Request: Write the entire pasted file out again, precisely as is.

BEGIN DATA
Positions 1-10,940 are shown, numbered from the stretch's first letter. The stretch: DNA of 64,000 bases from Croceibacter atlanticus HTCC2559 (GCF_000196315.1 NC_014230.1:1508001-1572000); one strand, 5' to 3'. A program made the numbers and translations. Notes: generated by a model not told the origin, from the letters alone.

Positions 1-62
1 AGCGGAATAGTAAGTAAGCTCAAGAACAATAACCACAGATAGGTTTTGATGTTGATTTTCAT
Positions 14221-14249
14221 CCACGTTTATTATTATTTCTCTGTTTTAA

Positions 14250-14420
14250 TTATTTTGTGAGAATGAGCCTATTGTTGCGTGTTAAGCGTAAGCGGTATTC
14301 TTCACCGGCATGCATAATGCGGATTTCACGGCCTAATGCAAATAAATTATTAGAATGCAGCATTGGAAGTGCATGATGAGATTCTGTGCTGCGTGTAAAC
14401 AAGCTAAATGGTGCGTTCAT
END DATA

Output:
Positions 1-10,940 are shown, numbered from the stretch's first letter. The stretch: DNA of 64,000 bases from Croceibacter atlanticus HTCC2559 (GCF_000196315.1 NC_014230.1:1508001-1572000); one strand, 5' to 3'. A program made the numbers and translations. Notes: generated by a model not told the origin, from the letters alone.

Positions 1-62
1 AGCGGAATAGTAAGTAAGCTCAAGAACAATAACCACAGATAGGTTTTGATGTTGATTTTCAT
Positions 14221-14249
14221 CCACGTTTATTATTATTTCTCTGTTTTAA

Positions 14250-14420
14250 TTATTTTGTGAGAATGAGCCTATTGTTGCGTGTTAAGCGTAAGCGGTATTC
14301 TTCACCGGCATGCATAATGCGGATTTCACGGCCTAATGCAAATAAATTATTAGAATGCAGCATTGGAAGTGCATGATGAGATTCTGTGCTGCGTGTAAAC
14401 AAGCTAAATGGTGCGTTCAT